Maktouf asserts that, “it costs three times the minimum wage to get the driver’s license.” Such a requirement poses a financial burden on lower income families. Maktouf addressed the financial burden by meeting with the driving schools and negotiated the fees from 850 dinars down to 390 dinars to make the fee more afforadable for lower-income students. Essentially, “Licence to Drive” funds the instruction fee.
“Licence to Dream” follows a few program guidelines:
- The participant must be young and unemployed.
- The participant must attend each class or will be dismissed.
- The program requires that half of the participants be female.
After the participant qualifies, Almadanya requires him to match the program’s effort: he must pay the government stamp fee of 50 dinars. The program reimburses him only after completing the program. The 50 dinar deposit operates as the incentive for the participants to commit to one-hundred percent attendance. “We step in after they take the first step…participants need to have skin in the game, or they will not take attendance seriously,” emphasizes Lotfi.
Maktouf believes the mutual commitment explains why “Licence to Dream” has achieved a 99 percent success rate through its cash subsidy model. Today, 95 percent of licensed participants found a job.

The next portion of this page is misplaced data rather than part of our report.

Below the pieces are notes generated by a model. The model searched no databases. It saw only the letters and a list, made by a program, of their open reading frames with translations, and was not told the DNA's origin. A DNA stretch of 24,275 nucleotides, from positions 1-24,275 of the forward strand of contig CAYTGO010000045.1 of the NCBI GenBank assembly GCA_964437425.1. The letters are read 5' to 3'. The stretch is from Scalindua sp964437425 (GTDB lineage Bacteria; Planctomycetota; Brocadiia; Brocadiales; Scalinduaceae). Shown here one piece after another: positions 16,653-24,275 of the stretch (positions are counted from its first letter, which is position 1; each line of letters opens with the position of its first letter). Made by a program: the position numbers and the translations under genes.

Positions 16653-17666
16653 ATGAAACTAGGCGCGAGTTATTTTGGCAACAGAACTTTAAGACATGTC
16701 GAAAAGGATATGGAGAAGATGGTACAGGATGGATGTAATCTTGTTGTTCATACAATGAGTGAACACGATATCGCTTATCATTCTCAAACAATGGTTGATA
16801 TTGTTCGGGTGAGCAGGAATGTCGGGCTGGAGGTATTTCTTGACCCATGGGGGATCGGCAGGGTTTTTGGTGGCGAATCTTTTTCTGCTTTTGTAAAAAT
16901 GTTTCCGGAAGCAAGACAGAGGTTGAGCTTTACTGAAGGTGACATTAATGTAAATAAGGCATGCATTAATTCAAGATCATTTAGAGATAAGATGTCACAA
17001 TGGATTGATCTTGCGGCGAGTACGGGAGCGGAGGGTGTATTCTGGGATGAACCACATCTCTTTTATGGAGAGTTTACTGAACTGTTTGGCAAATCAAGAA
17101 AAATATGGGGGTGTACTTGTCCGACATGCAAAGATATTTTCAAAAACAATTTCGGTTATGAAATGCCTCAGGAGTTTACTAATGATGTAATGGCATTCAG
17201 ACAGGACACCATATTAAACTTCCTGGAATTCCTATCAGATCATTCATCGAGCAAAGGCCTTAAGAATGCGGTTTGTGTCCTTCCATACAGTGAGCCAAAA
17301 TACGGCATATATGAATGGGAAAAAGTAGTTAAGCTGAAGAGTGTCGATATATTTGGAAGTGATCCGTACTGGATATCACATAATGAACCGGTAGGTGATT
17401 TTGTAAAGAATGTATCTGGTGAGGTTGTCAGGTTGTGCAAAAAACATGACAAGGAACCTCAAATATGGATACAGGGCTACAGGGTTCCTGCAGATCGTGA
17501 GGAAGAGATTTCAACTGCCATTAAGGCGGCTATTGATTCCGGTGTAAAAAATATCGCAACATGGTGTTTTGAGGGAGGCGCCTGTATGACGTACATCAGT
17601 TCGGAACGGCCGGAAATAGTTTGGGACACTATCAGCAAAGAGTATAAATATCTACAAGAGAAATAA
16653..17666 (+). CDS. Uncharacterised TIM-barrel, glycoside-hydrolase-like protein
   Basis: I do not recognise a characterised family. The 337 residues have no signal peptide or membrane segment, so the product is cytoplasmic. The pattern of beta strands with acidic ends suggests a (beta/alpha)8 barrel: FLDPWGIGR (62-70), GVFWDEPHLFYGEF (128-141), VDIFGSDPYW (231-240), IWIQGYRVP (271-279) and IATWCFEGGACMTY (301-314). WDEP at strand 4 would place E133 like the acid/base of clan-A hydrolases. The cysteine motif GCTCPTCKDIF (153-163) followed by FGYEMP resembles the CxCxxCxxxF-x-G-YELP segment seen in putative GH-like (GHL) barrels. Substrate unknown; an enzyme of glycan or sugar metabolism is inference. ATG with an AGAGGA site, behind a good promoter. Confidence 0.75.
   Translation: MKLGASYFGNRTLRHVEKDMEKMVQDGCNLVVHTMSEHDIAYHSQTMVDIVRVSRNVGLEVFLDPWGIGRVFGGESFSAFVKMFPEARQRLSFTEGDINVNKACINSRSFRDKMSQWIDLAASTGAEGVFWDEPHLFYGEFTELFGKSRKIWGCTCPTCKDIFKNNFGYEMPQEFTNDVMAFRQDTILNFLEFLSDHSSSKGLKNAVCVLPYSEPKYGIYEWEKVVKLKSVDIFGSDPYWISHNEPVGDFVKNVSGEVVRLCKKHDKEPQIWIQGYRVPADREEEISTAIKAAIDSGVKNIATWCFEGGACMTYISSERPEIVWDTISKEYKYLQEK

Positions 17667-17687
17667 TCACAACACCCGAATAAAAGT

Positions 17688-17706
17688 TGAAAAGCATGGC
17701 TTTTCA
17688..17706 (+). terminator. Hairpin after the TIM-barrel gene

The rules are strictly enforced. As Maktouf explains, “No exceptions have been made–even when a mother insisted on meeting with the program’s Tunis manager and brought a local official.”
The inclination to involve public officials and dissaude the program from following its guidelines did not suprise Maktouf. His program’s response to the public official symbolizes how a social intervention resisted the tendency for offline politics to interfere with a program’s mission. If offline politics overrule the program’s practices, which were founded on accountability and self-discipline, then both the program and the mission suffer. “By overruling my staff at the local level, I have not only demoralized them, but I have also undercut the program’s grass-roots philosophy,” says Maktouf. Since that instance, no participant has missed a class in two years.